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Texans celebrate NFR’s temporary move from Las Vegas

Updated September 9, 2020 - 3:18 pm

You knew it was coming.

Midway through Wednesday’s announcement confirming the 2020 National Finals Rodeo will be temporarily moving from Las Vegas to Globe Life Field in Arlington, Texas, amid the coronavirus pandemic, Fort Worth Mayor Betsy Price made it official.

“Not everything that happens in Vegas, stays in Vegas,” she said gleefully while standing on a makeshift dais overlooking the playing field at the Texas Rangers’ new ballpark.

Regulations in Las Vegas limiting ticket sales to live events during the COVID-19 threat bucked the 2020 National Finals Rodeo back to where it started in 1959.

The first NFR sanctioned by the Professional Rodeo Cowboys Association was in Dallas in 1959 before it moved to Los Angeles, Oklahoma City, and finally to Las Vegas in 1985.

The “Super Bowl of Rodeo” now offers $10 million in prize money, sells out 10 performances, fills local hotels and generates an annual economic impact estimated at $200 million.

Although the NFR and Las Vegas seemingly were made for each other, the city was mentioned only in passing during the news conference.

“Las Vegas Events and Las Vegas during this very challenging year have allowed us to go forward so we could have an event with fans where everybody could participate,” PRCA CEO George Taylor said in closing the 35-minute presentation. “So we thank them as well.”

Losing the NFR to the Dallas-Forth Worth metroplex even for one year is a major blow, according to local tourism officials. But holding the rodeo without a full arena of spectators and tens of thousands of visitors who supplement the $10 million payout with their pocketbooks simply isn’t viable.

“The Wrangler National Finals Rodeo is part of Las Vegas and a long-standing fixture for our visitors and locals since 1985,” said Steve Hill, president and CEO of the Las Vegas Convention and Visitors Authority. “Over the course of the 10-day series, Las Vegas transforms to the ultimate country western destination, with A-list entertainment, viewing parties, multiple cowboy gift shows and 24-hour excitement.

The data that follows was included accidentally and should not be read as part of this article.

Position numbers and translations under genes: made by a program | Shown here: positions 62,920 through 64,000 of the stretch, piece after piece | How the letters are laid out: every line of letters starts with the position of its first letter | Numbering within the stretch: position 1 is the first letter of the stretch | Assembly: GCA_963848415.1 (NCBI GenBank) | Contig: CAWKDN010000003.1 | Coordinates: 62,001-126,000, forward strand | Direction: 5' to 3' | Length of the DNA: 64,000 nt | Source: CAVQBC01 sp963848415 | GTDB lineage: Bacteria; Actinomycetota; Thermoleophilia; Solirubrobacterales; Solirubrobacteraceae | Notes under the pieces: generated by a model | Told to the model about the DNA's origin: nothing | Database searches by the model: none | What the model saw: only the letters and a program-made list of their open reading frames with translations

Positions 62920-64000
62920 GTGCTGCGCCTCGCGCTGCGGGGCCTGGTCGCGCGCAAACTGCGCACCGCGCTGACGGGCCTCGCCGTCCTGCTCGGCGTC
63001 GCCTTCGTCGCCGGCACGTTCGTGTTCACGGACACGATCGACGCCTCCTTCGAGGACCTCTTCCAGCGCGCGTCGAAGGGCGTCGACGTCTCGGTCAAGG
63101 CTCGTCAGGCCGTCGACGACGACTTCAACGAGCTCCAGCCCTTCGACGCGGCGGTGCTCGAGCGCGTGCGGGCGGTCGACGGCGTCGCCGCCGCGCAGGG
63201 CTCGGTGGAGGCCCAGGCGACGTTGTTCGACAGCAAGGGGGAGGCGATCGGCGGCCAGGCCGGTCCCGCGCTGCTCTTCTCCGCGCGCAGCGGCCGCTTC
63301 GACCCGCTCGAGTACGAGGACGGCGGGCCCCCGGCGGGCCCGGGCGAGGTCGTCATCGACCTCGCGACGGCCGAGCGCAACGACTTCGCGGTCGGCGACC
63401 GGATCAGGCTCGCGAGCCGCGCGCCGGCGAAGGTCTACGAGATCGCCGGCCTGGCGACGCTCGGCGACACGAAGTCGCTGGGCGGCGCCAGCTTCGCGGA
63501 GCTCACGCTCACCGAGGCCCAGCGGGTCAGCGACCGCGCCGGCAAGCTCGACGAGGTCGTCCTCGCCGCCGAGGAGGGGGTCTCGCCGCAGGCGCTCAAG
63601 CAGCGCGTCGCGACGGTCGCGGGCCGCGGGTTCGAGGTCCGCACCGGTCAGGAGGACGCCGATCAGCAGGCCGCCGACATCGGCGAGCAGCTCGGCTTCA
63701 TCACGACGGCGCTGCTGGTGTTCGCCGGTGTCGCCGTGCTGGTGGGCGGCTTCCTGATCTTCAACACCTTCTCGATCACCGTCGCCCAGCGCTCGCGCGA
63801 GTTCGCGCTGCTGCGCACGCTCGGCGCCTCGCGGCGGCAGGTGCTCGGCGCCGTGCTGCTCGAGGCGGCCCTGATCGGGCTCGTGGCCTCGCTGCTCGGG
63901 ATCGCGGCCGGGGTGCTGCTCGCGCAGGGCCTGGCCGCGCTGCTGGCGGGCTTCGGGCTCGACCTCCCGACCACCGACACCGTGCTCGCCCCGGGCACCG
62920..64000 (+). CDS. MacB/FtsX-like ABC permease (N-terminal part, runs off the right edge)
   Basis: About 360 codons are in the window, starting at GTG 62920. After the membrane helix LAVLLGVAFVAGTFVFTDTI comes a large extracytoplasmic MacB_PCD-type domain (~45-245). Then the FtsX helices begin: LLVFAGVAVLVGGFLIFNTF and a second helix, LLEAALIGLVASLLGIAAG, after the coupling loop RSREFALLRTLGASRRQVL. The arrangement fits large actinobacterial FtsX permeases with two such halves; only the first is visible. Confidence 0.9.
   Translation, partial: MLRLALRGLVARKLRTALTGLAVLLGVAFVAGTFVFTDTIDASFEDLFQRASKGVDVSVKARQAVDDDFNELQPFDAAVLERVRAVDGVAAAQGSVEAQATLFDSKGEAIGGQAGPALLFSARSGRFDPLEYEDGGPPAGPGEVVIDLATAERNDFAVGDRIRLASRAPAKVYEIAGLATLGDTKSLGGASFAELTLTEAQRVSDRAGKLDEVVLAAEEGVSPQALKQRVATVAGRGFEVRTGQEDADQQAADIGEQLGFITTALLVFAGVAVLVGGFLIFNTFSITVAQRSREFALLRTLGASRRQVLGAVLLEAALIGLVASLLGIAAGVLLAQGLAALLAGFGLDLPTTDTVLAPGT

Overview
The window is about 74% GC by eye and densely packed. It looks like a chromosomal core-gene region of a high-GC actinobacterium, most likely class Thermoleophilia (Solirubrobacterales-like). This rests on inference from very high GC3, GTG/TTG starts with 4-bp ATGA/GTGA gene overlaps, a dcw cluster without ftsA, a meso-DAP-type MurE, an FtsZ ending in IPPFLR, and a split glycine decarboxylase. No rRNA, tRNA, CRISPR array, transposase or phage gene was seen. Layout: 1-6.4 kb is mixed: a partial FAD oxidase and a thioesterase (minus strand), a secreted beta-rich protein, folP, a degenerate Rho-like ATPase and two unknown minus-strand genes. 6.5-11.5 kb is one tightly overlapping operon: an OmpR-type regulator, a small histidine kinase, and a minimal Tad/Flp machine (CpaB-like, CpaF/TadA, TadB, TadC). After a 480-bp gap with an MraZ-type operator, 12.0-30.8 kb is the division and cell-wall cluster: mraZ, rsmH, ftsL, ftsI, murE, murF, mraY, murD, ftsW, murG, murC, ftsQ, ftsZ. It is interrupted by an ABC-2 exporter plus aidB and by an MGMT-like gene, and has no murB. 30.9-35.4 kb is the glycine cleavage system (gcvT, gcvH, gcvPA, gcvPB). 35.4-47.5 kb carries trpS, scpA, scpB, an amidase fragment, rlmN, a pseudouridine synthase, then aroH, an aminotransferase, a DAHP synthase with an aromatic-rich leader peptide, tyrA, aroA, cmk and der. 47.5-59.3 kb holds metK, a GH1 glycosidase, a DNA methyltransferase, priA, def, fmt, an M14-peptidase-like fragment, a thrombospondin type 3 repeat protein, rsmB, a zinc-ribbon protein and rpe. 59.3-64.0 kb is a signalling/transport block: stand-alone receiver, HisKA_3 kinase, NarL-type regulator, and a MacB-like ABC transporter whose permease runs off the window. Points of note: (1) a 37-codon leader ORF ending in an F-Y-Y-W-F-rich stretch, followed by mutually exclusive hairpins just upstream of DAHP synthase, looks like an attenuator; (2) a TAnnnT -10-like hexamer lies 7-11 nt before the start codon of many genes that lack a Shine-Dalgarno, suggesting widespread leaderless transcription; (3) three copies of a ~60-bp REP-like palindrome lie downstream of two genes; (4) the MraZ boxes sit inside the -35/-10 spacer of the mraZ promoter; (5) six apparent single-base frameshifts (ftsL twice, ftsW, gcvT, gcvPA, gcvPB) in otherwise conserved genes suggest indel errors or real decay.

“While we will miss them this December, we understand the Professional Rodeo Cowboy Association’s decision to move their championship events to Texas in 2020. We look forward to welcoming both the NFR and rodeo fans back for an ‘Only Vegas’ experience in 2021 and beyond.”

Las Vegas Events, the nonprofit organization that coordinates big events for the city, concurred.

“It is unfortunate that Las Vegas is unable to host the Wrangler NFR in 2020 with fans,” said Michael Mack, vice president of marketing for Las Vegas Events. “We congratulate the PRCA for finding a home in 2020 that will allow fans to attend, which in turn generates prize money for the contestants.

“In exchange for allowing them to move their event in 2020, an extra year has been added to our contract. We look forward to hosting the Wrangler NFR in Las Vegas, December 2-11, 2021, and continuing through 2025.”

Las Vegas loss is Texas’ gain, according to PRCA staff, civic officials, dignitaries and cowboys who spoke during the announcement.

“It’s been a really challenging year for everybody in every walk of life,” Taylor said in reference to COVID-19. (But) our fans told us overwhelmingly that they wanted to have a rodeo they could participate in.

“We did a survey and within three hours we had 20,000 responses. And within eight, 40,000. And 80 percent of the people said they wanted to participate in the rodeo experience.”

The NFR is much more than a rodeo. The 10-day event is a celebration of the Western lifestyle that includes the fan-favorite Cowboy Christmas as well as the PRCA National Convention and ancillary events such as buckle presentations, bucking horse sales, an awards banquet and a women’s style show and luncheon.

Noting his surroundings Wednesday, Taylor quoted Hall of Fame pitcher Nolan Ryan, who starred for the Rangers and Houston Astros, and said he hoped the NFR would “hit a home run” in Globe Life Ballpark that has a 40,300 seating capacity for baseball.

Seats will be limited for the rodeo and sold in groups of four with separation between groups and masks being required inside the ballpark.

“I read a quote from (Ryan) that really typified where we’re at,” Taylor said. “You take a negative and turn it into a positive. I am thankful our board of directors gave us the ability to start working, and in a little over three weeks, that allowed us to turn a negative into a positive.”

Added Rangers chief operating officer Neil Leibman about making the new ballpark available to the cowboys and cowgirls and rodeo fans: “It’s more than a stadium; it’s a setting for the world’s best events. When we heard the National Finals Rodeo was looking for a place to have their best event, we couldn’t wait to get in front of it.”

Native Texan Trevor Brazile, who holds the PRCA record with 14 all-around cowboy titles, earned fame and fortune under Las Vegas’ bright lights but said the sport is almost synonymous with the Lone Star state.

“So many of them are right here in Texas,” Brazile said of rodeo fans. “You’re going to see some new faces, and we’re going to expose more people to the sport I love.”

While many of those fans posted messages of support during the video presentation of the news conference on the PRCA’s Facebook page, more than a few indicated they are happy the move is only temporary. Several complained about the quality of the audio and noted a lone folding chair that was conspicuous in the foreground.

“If this is an indication of the event itself, I’ll just go to Vegas,” wrote one.

Contact Ron Kantowski at rkantowski@reviewjournal.com or 702-383-0352. Follow @ronkantowski on Twitter. Review-Journal staff writer Richard N. Velotta contributed to this report.

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